NPR reports that many people are still in Galveston, evidently looking forward to riding out Ike as if it was the latest thrill ride. Taking pictures with their cellphones. The Police Chief of the town of Surfside told a couple that refused to evacuate to write their names and social security numbers on their forearms in magic marker. In case something bad happened. The couple changed their minds. I think this is good advice for all you stormriders in Galveston. Something bad will happen, and it’s too late to change your mind.
Hope you have a magic marker.
Hurricane Ike is hours away from landfall on the upper Texas coast, and is already generating huge storm surges in Texas and Lousiana. Although still of Category 2 strength, Ike remains larger and more powerful than Category 5 Katrina or Category 5 Rita. As I discussed in yesterday’s blog entry, a good measure of the storm surge potential is Integrated Kinetic Energy (IKE). Ike’s Integrated Kinetic Energy has fallen from 149 Terajoules this morning to 124 at 3:30 pm EDT this afternoon. However, this is still larger than the total energy Katrina had at landfall, and Ike’s storm surge potential rates a 5.1 on a scale of 1 to 6.
Ike is attempting to create a new eyewall, and visible satellite loops and Galveston radar suggest the storm is becoming more organized. However, Ike has only a few more hours over water, and there is not time for the hurricane to intensify more than 5-10 mph before landfall. Ike will not inflict extreme wind damage like Katrina’s or Rita’s. The big story with Ike will be the storm surge.
According to the NOAA tide gauges, storm tides are running 6-8 feet above normal along the central Louisiana coast this afternoon. The nola.com web site is reporting that a 9 foot storm surge affected the Industial Canal in New Orleans. Extensive flooding of low lying towns outside the New Orleans levee system is occurring. Surge overtopped a St. Mary Parish levee near the town of Gordy, and a six-foot-wide breach was reported in a non-federal parish levee near the towns of Caernarvon, Scarsdale, White Ditch and Braithwaite.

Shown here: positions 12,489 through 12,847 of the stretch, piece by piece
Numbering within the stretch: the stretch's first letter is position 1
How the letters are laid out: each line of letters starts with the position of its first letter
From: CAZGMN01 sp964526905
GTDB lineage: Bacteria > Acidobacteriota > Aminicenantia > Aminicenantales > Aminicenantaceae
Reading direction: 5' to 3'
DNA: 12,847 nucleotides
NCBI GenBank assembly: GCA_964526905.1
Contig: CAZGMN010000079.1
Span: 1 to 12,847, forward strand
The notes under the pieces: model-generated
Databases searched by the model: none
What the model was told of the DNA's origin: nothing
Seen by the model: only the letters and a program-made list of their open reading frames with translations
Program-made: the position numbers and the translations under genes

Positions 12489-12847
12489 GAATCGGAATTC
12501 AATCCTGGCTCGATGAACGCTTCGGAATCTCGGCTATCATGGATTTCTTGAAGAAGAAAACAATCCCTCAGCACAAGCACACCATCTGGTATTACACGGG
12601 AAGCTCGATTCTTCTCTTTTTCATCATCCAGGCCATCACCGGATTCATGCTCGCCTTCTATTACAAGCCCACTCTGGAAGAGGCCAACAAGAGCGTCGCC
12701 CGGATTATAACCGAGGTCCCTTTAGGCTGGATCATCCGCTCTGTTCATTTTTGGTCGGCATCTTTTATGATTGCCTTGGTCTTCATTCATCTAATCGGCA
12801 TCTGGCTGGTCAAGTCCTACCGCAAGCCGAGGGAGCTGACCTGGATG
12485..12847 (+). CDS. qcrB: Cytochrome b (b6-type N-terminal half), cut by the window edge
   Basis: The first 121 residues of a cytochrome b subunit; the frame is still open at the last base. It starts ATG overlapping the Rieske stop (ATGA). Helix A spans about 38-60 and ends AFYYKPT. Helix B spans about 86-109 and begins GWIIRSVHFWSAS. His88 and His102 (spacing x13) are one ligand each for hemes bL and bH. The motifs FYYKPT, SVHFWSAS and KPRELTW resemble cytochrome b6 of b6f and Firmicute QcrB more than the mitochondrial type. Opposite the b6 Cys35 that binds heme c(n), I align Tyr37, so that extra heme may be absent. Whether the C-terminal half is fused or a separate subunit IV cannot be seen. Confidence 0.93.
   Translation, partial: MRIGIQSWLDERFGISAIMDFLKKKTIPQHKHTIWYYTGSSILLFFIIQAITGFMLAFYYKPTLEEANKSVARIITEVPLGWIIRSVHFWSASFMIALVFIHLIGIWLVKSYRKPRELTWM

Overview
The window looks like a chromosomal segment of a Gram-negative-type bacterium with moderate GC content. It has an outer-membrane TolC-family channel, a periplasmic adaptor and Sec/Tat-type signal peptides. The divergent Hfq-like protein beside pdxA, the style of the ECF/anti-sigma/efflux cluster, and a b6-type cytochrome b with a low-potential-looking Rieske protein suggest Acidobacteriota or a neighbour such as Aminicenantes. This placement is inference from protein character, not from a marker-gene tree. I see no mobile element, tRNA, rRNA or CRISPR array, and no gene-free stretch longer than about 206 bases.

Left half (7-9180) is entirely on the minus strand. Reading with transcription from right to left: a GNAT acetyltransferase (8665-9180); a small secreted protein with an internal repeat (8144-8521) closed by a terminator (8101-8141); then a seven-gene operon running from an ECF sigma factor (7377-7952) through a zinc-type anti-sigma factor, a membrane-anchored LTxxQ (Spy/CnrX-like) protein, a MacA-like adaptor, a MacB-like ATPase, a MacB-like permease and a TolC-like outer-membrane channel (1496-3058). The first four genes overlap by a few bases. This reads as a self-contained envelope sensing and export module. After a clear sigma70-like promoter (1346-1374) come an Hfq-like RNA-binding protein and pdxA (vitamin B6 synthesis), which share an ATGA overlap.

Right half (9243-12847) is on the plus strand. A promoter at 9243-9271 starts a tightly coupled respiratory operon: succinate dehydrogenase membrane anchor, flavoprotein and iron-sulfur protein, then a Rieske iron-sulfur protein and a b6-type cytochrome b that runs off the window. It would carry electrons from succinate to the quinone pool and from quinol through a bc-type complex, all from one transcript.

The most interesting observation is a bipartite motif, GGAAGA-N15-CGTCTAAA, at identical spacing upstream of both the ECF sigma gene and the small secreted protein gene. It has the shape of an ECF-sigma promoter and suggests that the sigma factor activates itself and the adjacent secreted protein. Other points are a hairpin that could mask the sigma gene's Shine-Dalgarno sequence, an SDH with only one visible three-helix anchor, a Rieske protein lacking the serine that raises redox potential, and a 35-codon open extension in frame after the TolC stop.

The fact that Ike’s storm surge has reached such high levels 200-300 miles north of the storm is a very bad omen for the upper Texas and western Louisiana coasts. The latest forecast surge values from NOAA:
Shoreline of Galveston Bay… 15 to 22 feet
Bolivar Peninsula… 17 to 20 feet
Galveston Island… … 14 to 17 feet
Gulf-facing coastline from Sargent to San Luis Pass… 8 to 14 feet
I’ve given the mistaken impression that the Galveston sea wall will save the city from inundation. That is not the case. The wall merely protects the city from a frontal assault by the storm surge and the 20 foot waves likely to be on top of the surge. Ike will flood the city of Galveston. However, the predicted level of surge will be just beneath the sea wall. If the surge exceeds the 17 foot forecast, it will overtop the sea wall and act like a battering ram against the buildings in Galveston. It is also possible that the sea wall will be destroyed along some sections, allowing the ocean direct access to Galveston.
The situation is also grim for Port Arthur, Texas, on the Louisiana border. The expected storm surge of 15-20 feet will overtop the city’s seawall by six feet, resulting in flooding of the city and a number of major oil refineries. Expect a significant tightening of gas supplies in coming months, due to extensive damage to the oil refineries in the Houston and Port Arthur area.